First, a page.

The World of International Organizations Explained

Case made for top-down U.N. reforms

The entrance to the the Palais des Nations in Geneva (ARÊTE/John Heilprin)

GENEVA — The United Nations is weighing proposals to add two new departments and revamp its 44,000 staff — about a third the size of Microsoft or Apple — in a broader effort to radically shake up management.

The need to overhaul the U.N.’s vast bureaucracy is a more urgent topic with the pressure coming from its single biggest donor, the United States, where U.S. President Donald Trump’s administration is turning up the heat in response to U.N. criticism of American policies.

But the issue is not new. In talks before the U.N.’s budget-writing Fifth Committee, Maria Luiza Ribeiro Viotti, chief of staff to U.N. Secretary-General António Guterres, said Guterres wants to overhaul management including financial approval to create two new departments.

The U.N. General Assembly agreed to a resolution last December that encouraged Guterres to propose sweeping reforms. He responded by asking for a new department to handle management strategy, policy and compliance and another new one to support operations.

“We hope for a positive decision in June that will enable us to launch the new departments in January 2019,” she told the committee.

The U.N.’s nearly $5.4 billion core budget is 5 percent less than the previous year, largely owing to big cutbacks in U.S. funding that mean less money for special political missions and a 10 percent reduction in an array of services. The General Assembly, however, agreed to set up two new offices for counterterrorism and victims’ rights.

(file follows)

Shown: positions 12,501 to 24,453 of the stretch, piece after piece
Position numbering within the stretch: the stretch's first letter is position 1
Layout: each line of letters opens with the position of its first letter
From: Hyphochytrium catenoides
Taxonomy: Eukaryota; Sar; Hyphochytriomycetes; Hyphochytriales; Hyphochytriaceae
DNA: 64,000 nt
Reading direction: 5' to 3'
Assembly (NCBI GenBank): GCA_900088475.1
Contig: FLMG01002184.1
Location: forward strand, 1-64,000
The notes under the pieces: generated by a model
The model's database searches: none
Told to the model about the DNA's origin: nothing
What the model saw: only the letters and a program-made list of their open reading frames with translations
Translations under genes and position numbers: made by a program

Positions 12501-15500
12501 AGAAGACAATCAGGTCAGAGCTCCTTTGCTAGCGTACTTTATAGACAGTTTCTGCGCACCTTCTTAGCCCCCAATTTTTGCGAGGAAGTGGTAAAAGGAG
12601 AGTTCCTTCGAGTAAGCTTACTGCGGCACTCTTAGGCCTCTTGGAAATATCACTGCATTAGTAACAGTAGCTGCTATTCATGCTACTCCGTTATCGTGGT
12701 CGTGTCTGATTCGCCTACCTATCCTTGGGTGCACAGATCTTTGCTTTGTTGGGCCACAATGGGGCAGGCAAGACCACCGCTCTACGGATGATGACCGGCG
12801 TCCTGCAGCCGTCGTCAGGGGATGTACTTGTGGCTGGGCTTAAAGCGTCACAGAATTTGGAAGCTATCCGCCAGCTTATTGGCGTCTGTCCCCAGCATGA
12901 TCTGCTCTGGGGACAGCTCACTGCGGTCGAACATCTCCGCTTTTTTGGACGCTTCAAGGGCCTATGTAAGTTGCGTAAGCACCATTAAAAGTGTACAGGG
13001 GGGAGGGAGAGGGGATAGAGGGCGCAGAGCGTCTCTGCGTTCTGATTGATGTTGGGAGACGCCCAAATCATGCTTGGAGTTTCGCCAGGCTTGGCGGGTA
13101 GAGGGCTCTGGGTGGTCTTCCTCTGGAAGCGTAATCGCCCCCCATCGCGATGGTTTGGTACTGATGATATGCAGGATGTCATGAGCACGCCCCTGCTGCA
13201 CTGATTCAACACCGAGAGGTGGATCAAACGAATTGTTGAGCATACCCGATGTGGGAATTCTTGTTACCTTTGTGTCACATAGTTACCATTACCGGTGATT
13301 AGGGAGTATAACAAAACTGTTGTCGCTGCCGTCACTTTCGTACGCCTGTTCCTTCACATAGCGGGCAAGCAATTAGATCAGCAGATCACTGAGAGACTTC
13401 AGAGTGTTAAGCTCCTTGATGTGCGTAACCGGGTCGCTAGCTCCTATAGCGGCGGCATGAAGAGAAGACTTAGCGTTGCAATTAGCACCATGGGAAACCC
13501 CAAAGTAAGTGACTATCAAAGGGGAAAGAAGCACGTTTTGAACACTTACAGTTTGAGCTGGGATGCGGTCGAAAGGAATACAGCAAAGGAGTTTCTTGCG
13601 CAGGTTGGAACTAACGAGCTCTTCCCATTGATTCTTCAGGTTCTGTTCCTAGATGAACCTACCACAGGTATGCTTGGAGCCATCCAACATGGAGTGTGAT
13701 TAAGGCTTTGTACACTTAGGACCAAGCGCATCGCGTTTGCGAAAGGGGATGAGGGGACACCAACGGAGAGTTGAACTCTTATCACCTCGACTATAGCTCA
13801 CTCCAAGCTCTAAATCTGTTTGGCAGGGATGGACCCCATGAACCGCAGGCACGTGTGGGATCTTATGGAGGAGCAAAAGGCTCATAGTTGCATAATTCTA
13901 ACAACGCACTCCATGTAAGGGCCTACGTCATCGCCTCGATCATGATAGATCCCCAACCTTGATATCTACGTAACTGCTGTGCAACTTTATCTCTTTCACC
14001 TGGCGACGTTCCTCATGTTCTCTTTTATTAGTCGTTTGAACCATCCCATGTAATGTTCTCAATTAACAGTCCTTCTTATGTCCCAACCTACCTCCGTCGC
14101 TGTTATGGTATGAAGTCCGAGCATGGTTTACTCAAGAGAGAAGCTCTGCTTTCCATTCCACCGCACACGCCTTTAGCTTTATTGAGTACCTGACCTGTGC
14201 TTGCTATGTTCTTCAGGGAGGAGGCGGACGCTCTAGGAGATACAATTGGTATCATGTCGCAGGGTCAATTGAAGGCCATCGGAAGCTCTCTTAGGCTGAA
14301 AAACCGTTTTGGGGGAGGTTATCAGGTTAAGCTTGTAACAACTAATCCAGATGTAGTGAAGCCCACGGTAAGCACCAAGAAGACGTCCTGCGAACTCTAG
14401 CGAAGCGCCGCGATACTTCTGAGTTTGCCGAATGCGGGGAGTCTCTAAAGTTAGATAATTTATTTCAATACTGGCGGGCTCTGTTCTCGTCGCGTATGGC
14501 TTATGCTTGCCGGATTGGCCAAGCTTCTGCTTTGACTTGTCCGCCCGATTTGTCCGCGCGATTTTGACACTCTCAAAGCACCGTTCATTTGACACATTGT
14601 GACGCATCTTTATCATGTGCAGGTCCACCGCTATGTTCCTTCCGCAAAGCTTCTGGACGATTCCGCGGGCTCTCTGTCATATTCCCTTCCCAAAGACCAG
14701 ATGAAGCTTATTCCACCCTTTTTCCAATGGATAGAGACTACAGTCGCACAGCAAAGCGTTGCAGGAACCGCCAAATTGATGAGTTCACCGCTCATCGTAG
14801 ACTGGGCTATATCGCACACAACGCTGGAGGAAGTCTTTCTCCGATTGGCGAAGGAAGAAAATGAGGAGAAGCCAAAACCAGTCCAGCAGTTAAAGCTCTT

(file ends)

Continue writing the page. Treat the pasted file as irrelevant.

“Management reform is about more than restructuring,” said Viotti. “It is about making sure that the Secretariat is better positioned and equipped to fulfill its duties. It is about greater transparency, accountability and effectiveness. It is about changing the status quo.”

Viotti, a career diplomat who formerly was Brazil’s U.N. ambassador, said decentralization, less bureaucracy and more focus on getting results were needed. She said bringing about changes will takes streamlining to eliminate duplication and clearer employee roles.

“The secretary-general strongly believes that segregating policy from operations in our management structures is a prerequisite for meaningful change,” she said. “Procurement and human resource management are two areas in which our current structures are particularly slow and cumbersome.”

Guterres said in a report to the General Assembly that he had broad concerns about “slow, unresponsive service delivery, fragmentation in management structures, inadequate resourcing, ineffective mandate delivery and a lack of transparency and accountability.”

For example, U.N. bureaucracy was to blame for the 288 days it took to get approval and 114 days to amend an existing contract to buy supplies in Somalia.

U.N. managers must become “more nimble, effective, transparent, accountable, efficient, pragmatic and decentralized” to support operations. He recommended giving managers more responsibility and holding them accountable for the financial performance of programs.

From 300 to 44,000

Earlier this month, Norway called for a change of institutional culture and Switzerland said it was time to act. Ecuador, representing the Group of 77 coalition of developing nations and China, said the U.N. Secretariat needs better transparency, accountability and results.

Ethiopia, representing Africa, said there were too many conflicts of interest. The European Union urged more U.N. efforts against sexual exploitation, abuse and harassment.

The proposed management reforms reflect the growth of an international organization since its founding at San Francisco on October 24, 1945 based on its foundational Charter of the United Nations. By early 1946, it had about 300 staff.

Six months later, it expanded to 3,000 employees. In October 1949, the cornerstone was laid for what became the U.N. Secretariat’s headquarters in New York on Manhattan’s East Side.

Today, 40 percent of the U.N.’s 44,000 employees work at the headquarters; 60 percent is in field operations. The Secretariat has three more central offices in Geneva, Nairobi and Vienna. Five U.N. economic commissions are in Addis Ababa, Bangkok, Beirut, Geneva and Santiago.

The world of international organizations explained.

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